DescriptionA soothing Hebrew lullaby takes on added meaning for a refugee family in this visually stunning debut. As the moon rises, a family steps into the night on a journey toward a new beginning. Along the way, their little girl delights in the wonders of nature, saying good night--lilah tov--to the creatures and landscapes they pass. Wherever she looks--on land, in the sky above and even, eventually, in the water below her boat--there are marvels to behold. "Lilah tov to the birds in the trees, lilah tov to the fish in the sea." Then, when their travels are finally over, her parents tuck her in tight, safe and ready for dreams in their new home. This lyrical lullaby celebrates the beauty of our world and the spirit of resilience in a refugee family.
Nancy Paulsen Books
February 18, 2020
10.2 X 0.4 X 10.2 inches | 0.9 pounds
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About the Author
A former teacher with a Masters of Education, Ben Gundersheimer (aka Mister G) is a Latin GRAMMY Award winner for Best Children's Album, and has been called a bilingual rock star by the Washington Post and irresistible by People magazine. His dynamic, original music has won praise from the Boston Globe, Chicago Sun Times, New York Post, and Parents magazine. He tours internationally headlining major venues in cities including New York City, Philadelphia, Washington DC, Austin, Los Angeles, Chicago, and New Orleans. He also wrote the picture book Señorita Mariposa. He lives in Whately, Massachusetts. Noar Lee Naggan was born in Israel and graduated from the Bezalel Academy of Arts and Design in Jerusalem. He worked in animation and graphic design with major companies in Israel, then found his calling in illustration and never looked back. He currently lives in New York City.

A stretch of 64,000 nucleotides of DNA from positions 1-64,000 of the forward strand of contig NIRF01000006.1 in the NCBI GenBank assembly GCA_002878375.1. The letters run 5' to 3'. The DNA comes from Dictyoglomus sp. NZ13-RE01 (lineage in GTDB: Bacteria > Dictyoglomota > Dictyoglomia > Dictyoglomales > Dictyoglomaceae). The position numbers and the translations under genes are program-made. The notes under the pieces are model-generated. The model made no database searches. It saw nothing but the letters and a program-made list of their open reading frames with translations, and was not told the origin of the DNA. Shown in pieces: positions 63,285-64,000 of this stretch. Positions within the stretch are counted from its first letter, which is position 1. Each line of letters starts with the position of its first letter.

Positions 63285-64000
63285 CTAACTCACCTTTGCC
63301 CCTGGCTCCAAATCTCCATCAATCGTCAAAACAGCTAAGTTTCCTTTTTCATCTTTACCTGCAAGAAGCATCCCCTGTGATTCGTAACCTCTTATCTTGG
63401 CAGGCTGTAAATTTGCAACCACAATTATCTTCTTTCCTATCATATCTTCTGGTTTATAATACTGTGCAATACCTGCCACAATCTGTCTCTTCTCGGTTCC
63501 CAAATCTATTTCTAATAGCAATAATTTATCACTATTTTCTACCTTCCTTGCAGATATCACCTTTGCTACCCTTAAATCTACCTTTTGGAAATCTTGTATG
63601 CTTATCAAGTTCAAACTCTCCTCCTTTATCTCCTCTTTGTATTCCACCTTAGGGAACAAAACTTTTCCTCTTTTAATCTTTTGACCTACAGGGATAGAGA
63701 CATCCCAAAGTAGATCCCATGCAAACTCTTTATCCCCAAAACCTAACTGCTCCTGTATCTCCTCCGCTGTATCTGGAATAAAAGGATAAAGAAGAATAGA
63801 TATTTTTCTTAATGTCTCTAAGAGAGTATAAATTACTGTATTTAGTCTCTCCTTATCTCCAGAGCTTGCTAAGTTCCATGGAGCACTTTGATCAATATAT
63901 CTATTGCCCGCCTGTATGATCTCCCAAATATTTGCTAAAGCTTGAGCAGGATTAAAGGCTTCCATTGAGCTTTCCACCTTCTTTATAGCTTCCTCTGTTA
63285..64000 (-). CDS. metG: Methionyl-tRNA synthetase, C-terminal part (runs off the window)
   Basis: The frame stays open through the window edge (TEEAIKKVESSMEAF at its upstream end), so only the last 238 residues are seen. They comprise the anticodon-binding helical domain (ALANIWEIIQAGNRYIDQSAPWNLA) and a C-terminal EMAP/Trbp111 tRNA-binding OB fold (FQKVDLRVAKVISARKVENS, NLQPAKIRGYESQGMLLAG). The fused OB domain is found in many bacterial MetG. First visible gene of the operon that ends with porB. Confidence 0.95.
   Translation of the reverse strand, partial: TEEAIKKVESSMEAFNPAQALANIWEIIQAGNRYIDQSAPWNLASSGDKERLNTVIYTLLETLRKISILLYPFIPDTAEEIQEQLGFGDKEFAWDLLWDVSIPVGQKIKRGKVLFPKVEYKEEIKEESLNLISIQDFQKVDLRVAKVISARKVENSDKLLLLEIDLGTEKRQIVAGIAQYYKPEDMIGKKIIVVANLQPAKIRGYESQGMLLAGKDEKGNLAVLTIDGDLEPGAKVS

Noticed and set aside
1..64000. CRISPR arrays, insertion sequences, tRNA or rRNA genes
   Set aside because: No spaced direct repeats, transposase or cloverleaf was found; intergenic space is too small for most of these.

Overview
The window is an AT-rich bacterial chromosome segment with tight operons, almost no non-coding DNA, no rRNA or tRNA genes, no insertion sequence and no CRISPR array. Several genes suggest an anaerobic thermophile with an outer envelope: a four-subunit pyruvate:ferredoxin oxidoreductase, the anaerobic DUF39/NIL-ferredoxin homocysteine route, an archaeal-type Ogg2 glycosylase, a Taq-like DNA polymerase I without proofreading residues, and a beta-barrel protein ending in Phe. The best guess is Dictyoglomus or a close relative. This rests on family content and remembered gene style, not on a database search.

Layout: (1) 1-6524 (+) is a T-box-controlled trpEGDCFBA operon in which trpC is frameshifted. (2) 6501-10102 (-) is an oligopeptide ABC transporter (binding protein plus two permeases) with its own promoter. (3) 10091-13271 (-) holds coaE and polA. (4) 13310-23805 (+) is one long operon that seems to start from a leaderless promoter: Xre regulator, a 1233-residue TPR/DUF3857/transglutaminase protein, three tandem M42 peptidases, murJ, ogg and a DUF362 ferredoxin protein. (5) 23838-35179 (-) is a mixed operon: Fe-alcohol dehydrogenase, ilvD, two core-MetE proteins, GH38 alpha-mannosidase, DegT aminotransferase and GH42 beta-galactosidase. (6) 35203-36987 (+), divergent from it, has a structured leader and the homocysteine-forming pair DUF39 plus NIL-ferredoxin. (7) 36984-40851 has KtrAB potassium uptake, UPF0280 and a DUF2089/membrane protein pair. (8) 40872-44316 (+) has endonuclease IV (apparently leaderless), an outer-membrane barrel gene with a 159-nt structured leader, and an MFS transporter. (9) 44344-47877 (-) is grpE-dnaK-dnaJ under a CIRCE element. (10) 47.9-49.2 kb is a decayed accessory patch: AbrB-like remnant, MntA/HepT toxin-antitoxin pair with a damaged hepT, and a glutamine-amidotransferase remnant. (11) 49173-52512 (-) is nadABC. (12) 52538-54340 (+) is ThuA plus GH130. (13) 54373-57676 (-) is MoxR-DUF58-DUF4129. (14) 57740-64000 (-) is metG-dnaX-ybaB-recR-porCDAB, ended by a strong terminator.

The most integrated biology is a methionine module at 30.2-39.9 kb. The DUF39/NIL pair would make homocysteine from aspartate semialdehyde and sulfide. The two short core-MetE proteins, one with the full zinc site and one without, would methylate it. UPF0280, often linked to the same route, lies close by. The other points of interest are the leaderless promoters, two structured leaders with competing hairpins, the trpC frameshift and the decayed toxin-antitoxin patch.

"As the sun sets and the moon rises, an unnamed young child says good night to everything in the natural landscape. . . . Simple, brief, descriptive text. . . . Lush, detailed, soft-edged landscapes provide another, deeper, and more nuanced level to the proceedings. . . . The protagonist is saying good night to the creatures and places spotted on what readers will see as a lengthy journey. . . . At the end of their travels there is a new home awaiting them. They travel quietly and surreptitiously. . . . Each young reader will interpret the work differently depending on individual understanding and knowledge of history, or perhaps with a wise adult to help. Haunting and beautiful."--Kirkus Reviews "Lovely illustrations depicting a Jewish immigrant tale. The text is concise and simple. . . . The rhymes work well. . . . The luminous, digitally colored pencil illustrations tell a more expansive story. . . . This book can be read as a simple bedtime story, or discussed as an immigrant tale. Either way, it will likely find a receptive audience with Jewish families in search of bedtime books, or families looking for immigrant stories."--School Library Journal